5 Ways to Reclaim Your True Self and Identity after Divorce

"I went to war for what we had; you never even laced up your boots." – N.R. Shepherd

You spent years trying to turn your relationship into the partnership you hoped for – one where you (always) had each other's backs, celebrated one another's "whole" selves, enjoyed moments of playfulness, and shared intimacy. You wholeheartedly invested your time, money, energy, and other resources to make it work. You were selfless. You were hopeful. The sacrifices were "worth it" because you believed in the future you were creating and the commitment that comes with marriage.

Unfortunately, you were wrong. It ended. It's not fair. And, it just plain sucks.

What do you do after a dead-end relationship? Before you make any serious life adjustments, it's important to find yourself again. Carve out some time to rediscover what makes you, you. After you reconnect with who you are, you can make positive choices to move forward on your path. Following are five tips to help you rediscover yourself in the wake of a breakup.

Look backward

Sometimes, before you can move forward, you have to take a few trips down Memory Lane. If it's not too painful, consider the beginning of your relationship. Who were you then? What kinds of things did you do as a couple back when the world was your oyster? What was it about your ex that you fell in love with? And what can this information tell you about yourself?

Beyond your relationship, think about the person you were before you met your ex. Now is a good time to reach out and connect with some of those old friends you haven't seen in years. Share some memories and some laughs. Let others remind you of who you've been and who you might still be.

If it feels right, dive even deeper. What were your dreams when you were a child? How did you play, and what did you pretend? Think about awards you won and your favorite classes in school. What were your hobbies, and what did you find joy doing? Do any of those things still spark something inside you?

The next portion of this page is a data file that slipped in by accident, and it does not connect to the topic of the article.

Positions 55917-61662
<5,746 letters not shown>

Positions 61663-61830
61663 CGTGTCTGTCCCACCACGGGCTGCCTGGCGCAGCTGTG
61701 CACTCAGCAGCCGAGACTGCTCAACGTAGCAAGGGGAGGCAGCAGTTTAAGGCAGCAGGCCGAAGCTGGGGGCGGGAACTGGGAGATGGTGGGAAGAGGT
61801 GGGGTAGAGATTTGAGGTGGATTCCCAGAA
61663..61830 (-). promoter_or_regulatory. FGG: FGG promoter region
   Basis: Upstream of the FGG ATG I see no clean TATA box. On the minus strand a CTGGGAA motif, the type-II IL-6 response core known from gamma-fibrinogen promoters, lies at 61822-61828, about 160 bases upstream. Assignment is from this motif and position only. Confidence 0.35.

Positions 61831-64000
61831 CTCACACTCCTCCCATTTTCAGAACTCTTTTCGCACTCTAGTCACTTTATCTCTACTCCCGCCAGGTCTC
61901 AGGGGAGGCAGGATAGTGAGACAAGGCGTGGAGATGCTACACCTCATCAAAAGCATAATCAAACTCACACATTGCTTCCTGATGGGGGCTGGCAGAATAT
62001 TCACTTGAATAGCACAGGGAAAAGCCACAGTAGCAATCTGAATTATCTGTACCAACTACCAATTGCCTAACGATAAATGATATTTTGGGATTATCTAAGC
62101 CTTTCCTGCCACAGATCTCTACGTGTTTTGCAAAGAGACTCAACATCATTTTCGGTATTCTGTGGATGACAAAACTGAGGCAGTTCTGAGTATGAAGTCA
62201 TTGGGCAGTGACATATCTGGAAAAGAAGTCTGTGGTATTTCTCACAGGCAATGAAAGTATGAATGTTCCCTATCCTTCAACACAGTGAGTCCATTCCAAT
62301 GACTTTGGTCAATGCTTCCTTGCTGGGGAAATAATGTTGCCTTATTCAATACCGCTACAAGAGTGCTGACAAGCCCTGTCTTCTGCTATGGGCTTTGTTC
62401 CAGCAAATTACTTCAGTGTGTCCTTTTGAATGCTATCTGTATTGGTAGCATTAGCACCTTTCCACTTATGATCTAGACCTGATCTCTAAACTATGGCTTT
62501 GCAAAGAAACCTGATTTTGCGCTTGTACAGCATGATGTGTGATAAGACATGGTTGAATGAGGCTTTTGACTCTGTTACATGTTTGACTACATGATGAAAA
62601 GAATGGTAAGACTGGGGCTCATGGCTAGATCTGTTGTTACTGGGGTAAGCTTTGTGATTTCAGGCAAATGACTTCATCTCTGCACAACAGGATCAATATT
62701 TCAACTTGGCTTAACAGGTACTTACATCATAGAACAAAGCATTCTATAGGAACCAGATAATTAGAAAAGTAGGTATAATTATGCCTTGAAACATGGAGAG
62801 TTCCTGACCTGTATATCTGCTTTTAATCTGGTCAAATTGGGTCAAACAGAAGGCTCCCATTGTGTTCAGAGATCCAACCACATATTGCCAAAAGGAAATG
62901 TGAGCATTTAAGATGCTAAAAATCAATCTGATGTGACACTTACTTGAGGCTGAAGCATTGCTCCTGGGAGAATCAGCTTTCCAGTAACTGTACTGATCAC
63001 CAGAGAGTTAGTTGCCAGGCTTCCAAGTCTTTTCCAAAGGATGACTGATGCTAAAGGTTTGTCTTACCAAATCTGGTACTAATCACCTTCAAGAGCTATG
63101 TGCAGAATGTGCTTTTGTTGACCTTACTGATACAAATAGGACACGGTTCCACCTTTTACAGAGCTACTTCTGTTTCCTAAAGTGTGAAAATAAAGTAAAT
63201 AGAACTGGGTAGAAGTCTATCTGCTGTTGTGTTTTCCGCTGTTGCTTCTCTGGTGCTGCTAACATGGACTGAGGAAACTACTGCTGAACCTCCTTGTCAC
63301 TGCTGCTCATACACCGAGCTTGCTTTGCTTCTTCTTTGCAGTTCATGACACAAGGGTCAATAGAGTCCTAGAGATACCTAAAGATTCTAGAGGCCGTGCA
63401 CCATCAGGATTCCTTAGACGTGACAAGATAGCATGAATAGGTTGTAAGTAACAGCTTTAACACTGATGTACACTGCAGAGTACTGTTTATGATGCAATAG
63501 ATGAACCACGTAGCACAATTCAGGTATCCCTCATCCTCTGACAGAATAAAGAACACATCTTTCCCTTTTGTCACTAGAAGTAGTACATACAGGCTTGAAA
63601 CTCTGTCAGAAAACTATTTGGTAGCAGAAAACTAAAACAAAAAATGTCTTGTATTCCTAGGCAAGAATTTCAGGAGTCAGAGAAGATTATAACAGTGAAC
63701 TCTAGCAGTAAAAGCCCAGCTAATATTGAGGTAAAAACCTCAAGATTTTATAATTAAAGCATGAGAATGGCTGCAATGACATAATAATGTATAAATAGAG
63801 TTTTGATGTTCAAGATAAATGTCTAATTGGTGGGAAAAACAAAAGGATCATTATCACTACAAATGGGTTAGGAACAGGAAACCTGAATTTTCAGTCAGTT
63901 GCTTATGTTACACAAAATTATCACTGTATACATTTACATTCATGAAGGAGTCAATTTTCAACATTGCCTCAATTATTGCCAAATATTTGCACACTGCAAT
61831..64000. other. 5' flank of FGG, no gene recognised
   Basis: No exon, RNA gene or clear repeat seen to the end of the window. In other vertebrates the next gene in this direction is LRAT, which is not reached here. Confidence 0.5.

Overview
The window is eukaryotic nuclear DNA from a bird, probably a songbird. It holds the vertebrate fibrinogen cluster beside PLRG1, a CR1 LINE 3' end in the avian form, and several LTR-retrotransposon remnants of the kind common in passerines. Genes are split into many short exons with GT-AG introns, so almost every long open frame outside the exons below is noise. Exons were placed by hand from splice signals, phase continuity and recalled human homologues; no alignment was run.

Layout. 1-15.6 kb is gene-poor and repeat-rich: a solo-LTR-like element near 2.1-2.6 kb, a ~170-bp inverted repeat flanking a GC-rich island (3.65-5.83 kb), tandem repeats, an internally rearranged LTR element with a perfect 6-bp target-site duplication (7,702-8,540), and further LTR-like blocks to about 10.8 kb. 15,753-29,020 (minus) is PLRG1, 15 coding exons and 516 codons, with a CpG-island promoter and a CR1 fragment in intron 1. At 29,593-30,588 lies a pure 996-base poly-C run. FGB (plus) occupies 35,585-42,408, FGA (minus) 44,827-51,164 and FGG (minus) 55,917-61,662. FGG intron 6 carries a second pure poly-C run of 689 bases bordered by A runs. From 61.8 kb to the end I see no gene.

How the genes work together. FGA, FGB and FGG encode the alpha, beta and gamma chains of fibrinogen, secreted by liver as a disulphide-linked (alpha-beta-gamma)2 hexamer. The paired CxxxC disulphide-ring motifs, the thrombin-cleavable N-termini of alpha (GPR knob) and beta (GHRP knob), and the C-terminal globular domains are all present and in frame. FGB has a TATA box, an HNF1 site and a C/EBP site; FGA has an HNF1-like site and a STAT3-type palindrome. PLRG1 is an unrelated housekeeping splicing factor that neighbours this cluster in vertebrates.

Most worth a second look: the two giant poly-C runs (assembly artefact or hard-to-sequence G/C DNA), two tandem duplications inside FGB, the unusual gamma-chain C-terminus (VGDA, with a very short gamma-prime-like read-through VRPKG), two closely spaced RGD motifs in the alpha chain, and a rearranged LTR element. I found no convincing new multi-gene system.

Indulge in fun stuff

While it's important to grieve and nurse a broken heart, it's also important to enjoy life. The simple act of having fun can put you in touch with another, perhaps long-lost, part of yourself. The word "fun" means different things to different people, so consider what it means to you. Then, enlist some friends to embark on entertaining adventures. You might attend a concert or create your own jam session. You might opt for a movie marathon, your favorite sport, or a  hike on a new trail. If you're having trouble finding others to engage in your preferred activity, check out local groups on or other local listings. You might even find a social group specifically for those who are newly single.

Get uncomfortable

While you were in your relationship, you probably settled into a comfortable routine. You spent time with the same group of people doing the same types of things. You might have enjoyed this routine because it felt normal and safe. But, as they say, "Life happens outside your comfort zone."

As part of your quest to rediscover yourself, challenge yourself. You don't have to do anything you'd consider insane (unless you want to), but venturing outside your standard circle will expand your horizons. Furthermore, personal discomfort helps you learn more about yourself and your values. You might fall in love with a new hobby. Or, you might decide skydiving is not for you. In either case, you will have learned and grown from the experience.

Worksheet: Designing a Self-Care Plan (That You'll Actually Follow)

Spend sacred time alone

The key word here is "sacred." It's easy to spend time alone whether you're crying, sleeping, worrying, or cleaning your house. But those activities, while they might be useful and necessary, won't directly help you get in touch with yourself. Choose your sacred time wisely, and use it to help you find your center or your direction. Maybe it's reading a travel magazine that reinvigorates your love for adventure. Maybe it's heading out to the coffee shop for 15 minutes to people-watch after a yoga class. It doesn't have to be a lot of time; just commit to devoting some consistent time to yourself.